6. LIFE OF HIPPOCRATES.
We possess three ancient biographies of Hippocrates :
one by Suidas, one by Tzetzes, and one by
Soranus, a late writer of uncertain date.
From these we gather that Hippocrates was born
in Cos in 460 B.C.;1
that he belonged to the guild of
physicians called Asclepiadae ; that his father was
Heraclides, and his teachers were Herodicus and
his own father ; that he travelled all over Greece,
and was a great friend of Democritus of Abdera ;
that his help was sought by Perdiccas king of Macedonia
and by Artaxerxes king of Persia ; that he
stayed the plague at Athens and in other places ;
that his life was a long one but of uncertain length,
the traditions making him live 85, 90, 104 or 109
In these accounts there is a certain amount of
fable, but in the broad outline there is nothing
improbable except the staying of the Athenian
plague, which is directly contrary to the testimony
of Thucydides, who expressly states that medical
help was generally unsuccessful.
in the Hippocratic collection, and the
so-called Decree of the Athenians
, merely give, with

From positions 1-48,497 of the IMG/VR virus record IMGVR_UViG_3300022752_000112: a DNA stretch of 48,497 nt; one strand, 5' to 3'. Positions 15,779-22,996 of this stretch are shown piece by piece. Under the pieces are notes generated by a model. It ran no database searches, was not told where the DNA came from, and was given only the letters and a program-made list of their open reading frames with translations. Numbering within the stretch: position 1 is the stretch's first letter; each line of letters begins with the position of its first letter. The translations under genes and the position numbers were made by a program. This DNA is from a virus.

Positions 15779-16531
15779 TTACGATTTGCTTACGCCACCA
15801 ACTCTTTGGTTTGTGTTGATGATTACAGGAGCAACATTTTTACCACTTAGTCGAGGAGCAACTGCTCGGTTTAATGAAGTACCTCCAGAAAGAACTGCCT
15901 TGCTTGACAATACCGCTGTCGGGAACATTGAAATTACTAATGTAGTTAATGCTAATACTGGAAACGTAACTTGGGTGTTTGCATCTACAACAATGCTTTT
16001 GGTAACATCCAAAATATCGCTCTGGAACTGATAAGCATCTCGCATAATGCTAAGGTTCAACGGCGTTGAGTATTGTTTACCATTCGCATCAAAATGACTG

fuller picturesqueness of detail, the same sort of
information as is contained in the biographies.
Plato refers to Hippocrates in two dialogues--the
and the Phaedrus.3
passage tells us that Hippocrates was a Coan, an
Asclepiad, and a professional trainer of medical
students ; the latter states as a fundamental principle
of Hippocratic physiology the dogma that an understanding
of the body is impossible without an
understanding of nature as a whole, in modern
language, physiology is inseparable from physics and
we learn that Hippocrates was
already known as "the Great Hippocrates."
Such is the ancient account of Hippocrates, a
name without writings, as Wilamowitz says. There
is no quotation from any treatise in the Corpus
and he assigns as the author not Hippocrates
has been recognized by Littré as a reference to
, but Galen is positive that it refers
to Nature of Man.
In fact the connexion between the great physician
and the collection of writings which bears his name
cannot with any confidence be carried further back
than Ctesias the Cnidian,7
Diocles of Carystus8
the writer of the recently discovered Iatrica.
Ctesias and Diocles belong to the earlier half of the
fourth century, and Menon was a pupil of Aristotle.